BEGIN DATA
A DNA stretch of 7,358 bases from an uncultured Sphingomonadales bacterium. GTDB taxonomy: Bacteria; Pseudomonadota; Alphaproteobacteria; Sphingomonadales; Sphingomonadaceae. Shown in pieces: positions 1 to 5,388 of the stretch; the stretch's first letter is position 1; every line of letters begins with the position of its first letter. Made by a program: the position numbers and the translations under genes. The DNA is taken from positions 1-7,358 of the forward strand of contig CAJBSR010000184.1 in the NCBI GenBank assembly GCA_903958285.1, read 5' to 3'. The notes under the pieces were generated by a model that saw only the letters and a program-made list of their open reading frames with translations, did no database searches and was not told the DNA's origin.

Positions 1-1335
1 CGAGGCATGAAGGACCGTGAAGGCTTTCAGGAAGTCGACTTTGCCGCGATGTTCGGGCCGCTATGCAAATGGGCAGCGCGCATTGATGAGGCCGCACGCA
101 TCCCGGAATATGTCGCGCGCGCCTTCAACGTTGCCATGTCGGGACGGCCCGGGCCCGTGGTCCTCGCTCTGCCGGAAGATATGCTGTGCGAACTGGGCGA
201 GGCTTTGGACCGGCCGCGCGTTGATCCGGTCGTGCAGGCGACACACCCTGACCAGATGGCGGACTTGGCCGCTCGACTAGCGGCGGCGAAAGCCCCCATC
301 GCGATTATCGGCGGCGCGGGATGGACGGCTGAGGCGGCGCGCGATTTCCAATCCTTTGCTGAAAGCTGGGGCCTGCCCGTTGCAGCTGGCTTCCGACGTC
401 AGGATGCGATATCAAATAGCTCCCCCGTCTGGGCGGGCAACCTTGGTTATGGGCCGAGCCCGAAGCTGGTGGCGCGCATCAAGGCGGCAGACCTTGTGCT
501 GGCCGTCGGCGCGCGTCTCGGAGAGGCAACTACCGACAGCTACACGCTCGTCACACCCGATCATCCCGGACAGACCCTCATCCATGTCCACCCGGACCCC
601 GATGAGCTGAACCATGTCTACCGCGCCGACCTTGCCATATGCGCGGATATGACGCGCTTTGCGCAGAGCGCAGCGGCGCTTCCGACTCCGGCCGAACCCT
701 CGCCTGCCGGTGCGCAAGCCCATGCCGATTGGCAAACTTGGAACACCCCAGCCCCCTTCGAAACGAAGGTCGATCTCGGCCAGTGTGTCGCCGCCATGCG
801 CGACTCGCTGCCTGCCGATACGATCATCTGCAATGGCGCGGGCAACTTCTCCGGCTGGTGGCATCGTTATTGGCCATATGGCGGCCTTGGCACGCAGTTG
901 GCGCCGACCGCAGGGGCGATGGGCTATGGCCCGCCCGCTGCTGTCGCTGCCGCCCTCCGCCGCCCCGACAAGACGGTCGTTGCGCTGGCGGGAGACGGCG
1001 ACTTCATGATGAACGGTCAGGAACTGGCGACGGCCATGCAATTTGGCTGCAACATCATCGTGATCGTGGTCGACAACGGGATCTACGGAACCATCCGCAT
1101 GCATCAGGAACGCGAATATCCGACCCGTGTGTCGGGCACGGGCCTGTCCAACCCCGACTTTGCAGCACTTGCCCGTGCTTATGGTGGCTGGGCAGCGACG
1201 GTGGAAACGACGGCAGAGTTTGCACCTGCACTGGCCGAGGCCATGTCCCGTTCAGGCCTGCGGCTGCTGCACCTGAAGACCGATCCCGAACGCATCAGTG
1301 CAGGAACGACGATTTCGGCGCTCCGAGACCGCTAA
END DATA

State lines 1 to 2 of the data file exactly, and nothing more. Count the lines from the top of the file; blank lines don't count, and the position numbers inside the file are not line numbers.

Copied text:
A DNA stretch of 7,358 bases from an uncultured Sphingomonadales bacterium. GTDB taxonomy: Bacteria; Pseudomonadota; Alphaproteobacteria; Sphingomonadales; Sphingomonadaceae. Shown in pieces: positions 1 to 5,388 of the stretch; the stretch's first letter is position 1; every line of letters begins with the position of its first letter. Made by a program: the position numbers and the translations under genes. The DNA is taken from positions 1-7,358 of the forward strand of contig CAJBSR010000184.1 in the NCBI GenBank assembly GCA_903958285.1, read 5' to 3'. The notes under the pieces were generated by a model that saw only the letters and a program-made list of their open reading frames with translations, did no database searches and was not told the DNA's origin.

Positions 1-1335